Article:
It's pitahaya season. Being a northerner I hadn't been aware of this fruit, also known in English as dragon fruit, until I moved to Yucatán. When I first saw a pile of red and green, splotchy, fairly unappetizing looking pitahaya in a small Mérida restaurant I was not tempted. However when eventually I took a sip of agua de pitahaya I was hooked on this wonderful fruit.
Mmmmmm. Just the thought of taking a long drink of sweet, cooling pitahaya juice on a hot summer afternoon makes my mouth water. It's delicate, subtly sweet, and as it is often served, mixed with a few drops of lemon juice and poured over ice, it is a truly native Yucatecan refreshment.
Pitahaya is a member of the cactus family, and grows over rocks, walls, and on large shrubs and trees. There are three varieties, red, yellow and pink. Pink seems to be the variety most seen around Yucatán. The plant can extend along the ground, but continually sends shoots upward in search of support and sunlight. A stem that encounters a solid vertical object promptly sprouts clinging roots and grows upward. In my yard pitahaya grows up the stone walls, as seen above, and also has climbed and entwined itself with a large nopal cactus plant.
Propagating pitahaya is easy. A section broken off and set on the ground will send out new roots and branches. If the plant finds support and plenty of sunlight, it will begin to flower and produce fruit within a couple of years. I planted some sprigs of pitahaya about three years ago and it first flowered last year. Pitahaya usually produces from June through August. This year I have had lots of fruit and the plants are still flowering in late August, so I can expect to enjoy pitahaya through September.
A pitahaya flower is large, measuring at least as broad across as my hand open with fingers widely spread. It also is very short-lived, blooming one evening, reaching full splendor overnight, and beginning to wilt as the morning sun warms the air. White pitahaya flowers set aglow by a full moon are a fantastic midnight sight. Bats are the primary pollinators, although in the morning as the petals fade, bees also can be seen getting their fill.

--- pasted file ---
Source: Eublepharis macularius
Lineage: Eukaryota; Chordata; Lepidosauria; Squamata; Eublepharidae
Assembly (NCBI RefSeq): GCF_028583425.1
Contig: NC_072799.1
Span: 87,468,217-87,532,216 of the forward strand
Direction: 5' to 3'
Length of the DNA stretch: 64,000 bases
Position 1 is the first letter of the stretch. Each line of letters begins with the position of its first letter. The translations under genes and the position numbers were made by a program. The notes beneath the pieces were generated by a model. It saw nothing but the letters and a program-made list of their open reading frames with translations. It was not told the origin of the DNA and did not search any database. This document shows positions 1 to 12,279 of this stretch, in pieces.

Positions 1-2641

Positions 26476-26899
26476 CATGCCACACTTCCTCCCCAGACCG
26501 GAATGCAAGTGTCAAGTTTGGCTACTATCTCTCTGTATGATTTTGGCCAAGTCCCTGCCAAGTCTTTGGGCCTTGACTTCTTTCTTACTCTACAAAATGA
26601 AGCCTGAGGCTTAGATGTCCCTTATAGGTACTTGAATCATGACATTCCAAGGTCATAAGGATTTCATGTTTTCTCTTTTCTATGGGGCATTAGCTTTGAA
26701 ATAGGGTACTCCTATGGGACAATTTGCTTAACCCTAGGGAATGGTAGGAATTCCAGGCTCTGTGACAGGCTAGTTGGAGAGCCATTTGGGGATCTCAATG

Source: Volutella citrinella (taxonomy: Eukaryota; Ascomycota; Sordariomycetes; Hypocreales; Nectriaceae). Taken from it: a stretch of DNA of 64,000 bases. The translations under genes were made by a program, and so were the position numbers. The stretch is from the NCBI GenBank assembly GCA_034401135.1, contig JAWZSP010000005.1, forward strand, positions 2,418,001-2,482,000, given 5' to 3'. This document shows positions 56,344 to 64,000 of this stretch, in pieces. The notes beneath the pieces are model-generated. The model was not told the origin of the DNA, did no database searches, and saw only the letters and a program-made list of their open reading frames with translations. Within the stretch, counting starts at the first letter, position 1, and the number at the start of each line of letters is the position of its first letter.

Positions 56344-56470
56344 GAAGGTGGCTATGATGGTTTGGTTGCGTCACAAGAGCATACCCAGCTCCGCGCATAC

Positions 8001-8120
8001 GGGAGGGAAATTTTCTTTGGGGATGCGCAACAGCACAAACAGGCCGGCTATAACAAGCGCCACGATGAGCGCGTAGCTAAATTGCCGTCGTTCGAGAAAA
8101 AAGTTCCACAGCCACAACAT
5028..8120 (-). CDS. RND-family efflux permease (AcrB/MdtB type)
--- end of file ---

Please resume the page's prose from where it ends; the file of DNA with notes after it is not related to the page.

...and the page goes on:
Timing is extremely critical. If it rains during the critical flowering and early fruit-forming stage, the fruit will rot. As pitahaya begins to mature, it is a favorite food of insects and various birds, which make small holes order to eat the interior portions of the fruit. Once perforated, the fruit begins to spoil.
When mature, pitahaya is picked promptly and can be peeled or cut in half and the heart scooped out. I love it chilled as part of a fruit salad, but my favorite way to enjoy pitahaya is as a drink. The heart of one fruit is mashed (not blended) in a glass of water. A little sugar and lemon juice are added. Agua de pitahaya is a chunky concoction which is both sipped and chewed,
and for this reason is usually served with a straw and a long spoon. The seeds add texture and crunch in much the way poppy seeds do to breads or muffins. I also have heard that pitahaya can be cooked and used in a variety of dishes. I have yet to try this, but am looking for recipes.
Reportedly pitahaya is high in phosphorus, Vitamin C, iron and calcium, and the fats contained in the seeds aid in digestion.
Pitahaya is a tasty and healthy delicacy available in the gardens and markets of Yucatán this time of year. It is an unusual plant, one that is interesting to observe in the garden and a treat to consume during the summer growing season. I love this fruit. I would be missing a great pleasure still had I not overcome my initial reluctance to try it.